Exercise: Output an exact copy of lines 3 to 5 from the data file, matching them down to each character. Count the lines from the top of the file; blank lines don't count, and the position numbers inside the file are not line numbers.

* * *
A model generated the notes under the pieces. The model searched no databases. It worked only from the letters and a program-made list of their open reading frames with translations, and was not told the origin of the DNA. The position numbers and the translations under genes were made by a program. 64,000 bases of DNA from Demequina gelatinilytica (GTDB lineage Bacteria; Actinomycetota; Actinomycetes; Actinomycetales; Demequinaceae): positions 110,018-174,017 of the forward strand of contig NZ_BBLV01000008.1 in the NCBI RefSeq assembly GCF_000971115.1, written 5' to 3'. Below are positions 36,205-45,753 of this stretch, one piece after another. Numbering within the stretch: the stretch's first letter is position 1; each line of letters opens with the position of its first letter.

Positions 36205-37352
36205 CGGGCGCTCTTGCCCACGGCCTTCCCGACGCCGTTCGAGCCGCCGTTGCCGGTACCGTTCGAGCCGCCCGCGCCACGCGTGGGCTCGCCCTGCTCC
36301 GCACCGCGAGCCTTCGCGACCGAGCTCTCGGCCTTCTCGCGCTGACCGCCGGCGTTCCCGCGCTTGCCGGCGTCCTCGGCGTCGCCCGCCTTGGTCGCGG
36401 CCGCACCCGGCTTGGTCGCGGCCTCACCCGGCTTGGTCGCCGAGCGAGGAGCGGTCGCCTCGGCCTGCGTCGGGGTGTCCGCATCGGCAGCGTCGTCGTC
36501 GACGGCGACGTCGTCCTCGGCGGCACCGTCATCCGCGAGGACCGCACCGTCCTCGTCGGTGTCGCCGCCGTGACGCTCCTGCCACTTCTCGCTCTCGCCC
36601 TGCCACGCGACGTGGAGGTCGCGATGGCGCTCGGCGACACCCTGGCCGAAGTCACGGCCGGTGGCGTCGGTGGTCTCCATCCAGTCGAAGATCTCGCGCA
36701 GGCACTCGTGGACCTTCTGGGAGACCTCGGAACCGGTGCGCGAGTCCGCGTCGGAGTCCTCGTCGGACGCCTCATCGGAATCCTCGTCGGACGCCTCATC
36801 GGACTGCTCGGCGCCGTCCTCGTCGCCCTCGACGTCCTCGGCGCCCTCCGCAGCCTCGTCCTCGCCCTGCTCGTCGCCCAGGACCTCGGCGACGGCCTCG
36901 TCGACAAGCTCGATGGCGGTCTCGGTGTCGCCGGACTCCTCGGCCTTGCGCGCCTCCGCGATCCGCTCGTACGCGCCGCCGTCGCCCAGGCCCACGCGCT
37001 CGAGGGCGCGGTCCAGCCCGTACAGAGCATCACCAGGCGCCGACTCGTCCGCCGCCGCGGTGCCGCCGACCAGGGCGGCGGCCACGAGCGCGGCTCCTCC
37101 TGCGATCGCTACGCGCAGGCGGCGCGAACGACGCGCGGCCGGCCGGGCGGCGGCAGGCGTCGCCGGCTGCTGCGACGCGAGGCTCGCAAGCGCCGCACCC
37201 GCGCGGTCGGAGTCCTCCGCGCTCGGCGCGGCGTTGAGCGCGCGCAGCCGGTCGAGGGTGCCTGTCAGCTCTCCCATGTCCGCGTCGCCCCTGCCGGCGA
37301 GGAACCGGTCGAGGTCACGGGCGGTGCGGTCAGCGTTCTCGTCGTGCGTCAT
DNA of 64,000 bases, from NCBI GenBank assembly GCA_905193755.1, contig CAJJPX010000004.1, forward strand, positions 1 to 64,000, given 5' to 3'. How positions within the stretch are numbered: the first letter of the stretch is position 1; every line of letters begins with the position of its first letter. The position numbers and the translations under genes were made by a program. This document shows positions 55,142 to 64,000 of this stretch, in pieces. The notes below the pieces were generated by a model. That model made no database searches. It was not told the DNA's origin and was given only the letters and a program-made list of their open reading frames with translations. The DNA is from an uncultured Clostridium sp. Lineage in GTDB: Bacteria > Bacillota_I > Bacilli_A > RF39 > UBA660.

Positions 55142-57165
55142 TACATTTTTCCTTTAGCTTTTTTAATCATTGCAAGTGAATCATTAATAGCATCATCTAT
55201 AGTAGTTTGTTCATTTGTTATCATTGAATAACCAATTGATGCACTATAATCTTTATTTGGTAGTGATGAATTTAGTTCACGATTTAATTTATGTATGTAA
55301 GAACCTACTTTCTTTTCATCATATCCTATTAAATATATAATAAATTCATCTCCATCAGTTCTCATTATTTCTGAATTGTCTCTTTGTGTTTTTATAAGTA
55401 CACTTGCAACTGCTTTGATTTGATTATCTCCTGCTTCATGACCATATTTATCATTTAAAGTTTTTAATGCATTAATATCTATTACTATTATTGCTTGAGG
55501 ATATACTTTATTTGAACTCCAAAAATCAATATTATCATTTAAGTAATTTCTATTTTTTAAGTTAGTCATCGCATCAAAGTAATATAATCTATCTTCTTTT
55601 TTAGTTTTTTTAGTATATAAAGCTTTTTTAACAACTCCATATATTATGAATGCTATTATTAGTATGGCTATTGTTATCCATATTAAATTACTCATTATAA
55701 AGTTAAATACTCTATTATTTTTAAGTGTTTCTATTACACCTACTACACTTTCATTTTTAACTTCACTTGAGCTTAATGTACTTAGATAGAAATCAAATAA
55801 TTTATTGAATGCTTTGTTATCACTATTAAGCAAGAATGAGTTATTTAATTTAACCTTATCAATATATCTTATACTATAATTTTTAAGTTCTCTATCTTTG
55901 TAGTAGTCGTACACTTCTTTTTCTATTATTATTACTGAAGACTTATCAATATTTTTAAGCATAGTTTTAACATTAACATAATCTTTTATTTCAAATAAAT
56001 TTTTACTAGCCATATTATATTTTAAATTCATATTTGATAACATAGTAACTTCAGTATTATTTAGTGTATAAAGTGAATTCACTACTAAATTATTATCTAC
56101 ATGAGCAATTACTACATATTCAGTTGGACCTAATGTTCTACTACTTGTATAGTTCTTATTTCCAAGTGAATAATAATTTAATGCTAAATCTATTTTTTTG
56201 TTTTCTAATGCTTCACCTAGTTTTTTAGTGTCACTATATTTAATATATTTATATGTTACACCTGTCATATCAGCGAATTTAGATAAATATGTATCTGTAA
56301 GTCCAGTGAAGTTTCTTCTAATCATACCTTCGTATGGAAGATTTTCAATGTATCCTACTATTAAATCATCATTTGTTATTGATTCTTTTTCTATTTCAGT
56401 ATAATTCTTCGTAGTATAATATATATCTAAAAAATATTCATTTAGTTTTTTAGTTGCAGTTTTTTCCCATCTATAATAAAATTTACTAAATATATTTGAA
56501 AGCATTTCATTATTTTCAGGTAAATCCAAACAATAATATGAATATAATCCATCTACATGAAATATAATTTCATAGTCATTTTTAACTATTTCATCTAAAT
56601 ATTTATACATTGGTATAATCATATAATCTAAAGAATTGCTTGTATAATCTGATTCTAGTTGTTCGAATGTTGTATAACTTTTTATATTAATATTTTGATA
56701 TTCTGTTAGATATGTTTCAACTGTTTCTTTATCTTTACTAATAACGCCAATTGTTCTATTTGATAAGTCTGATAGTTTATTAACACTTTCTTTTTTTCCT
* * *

36205 CGGGCGCTCTTGCCCACGGCCTTCCCGACGCCGTTCGAGCCGCCGTTGCCGGTACCGTTCGAGCCGCCCGCGCCACGCGTGGGCTCGCCCTGCTCC
36301 GCACCGCGAGCCTTCGCGACCGAGCTCTCGGCCTTCTCGCGCTGACCGCCGGCGTTCCCGCGCTTGCCGGCGTCCTCGGCGTCGCCCGCCTTGGTCGCGG
36401 CCGCACCCGGCTTGGTCGCGGCCTCACCCGGCTTGGTCGCCGAGCGAGGAGCGGTCGCCTCGGCCTGCGTCGGGGTGTCCGCATCGGCAGCGTCGTCGTC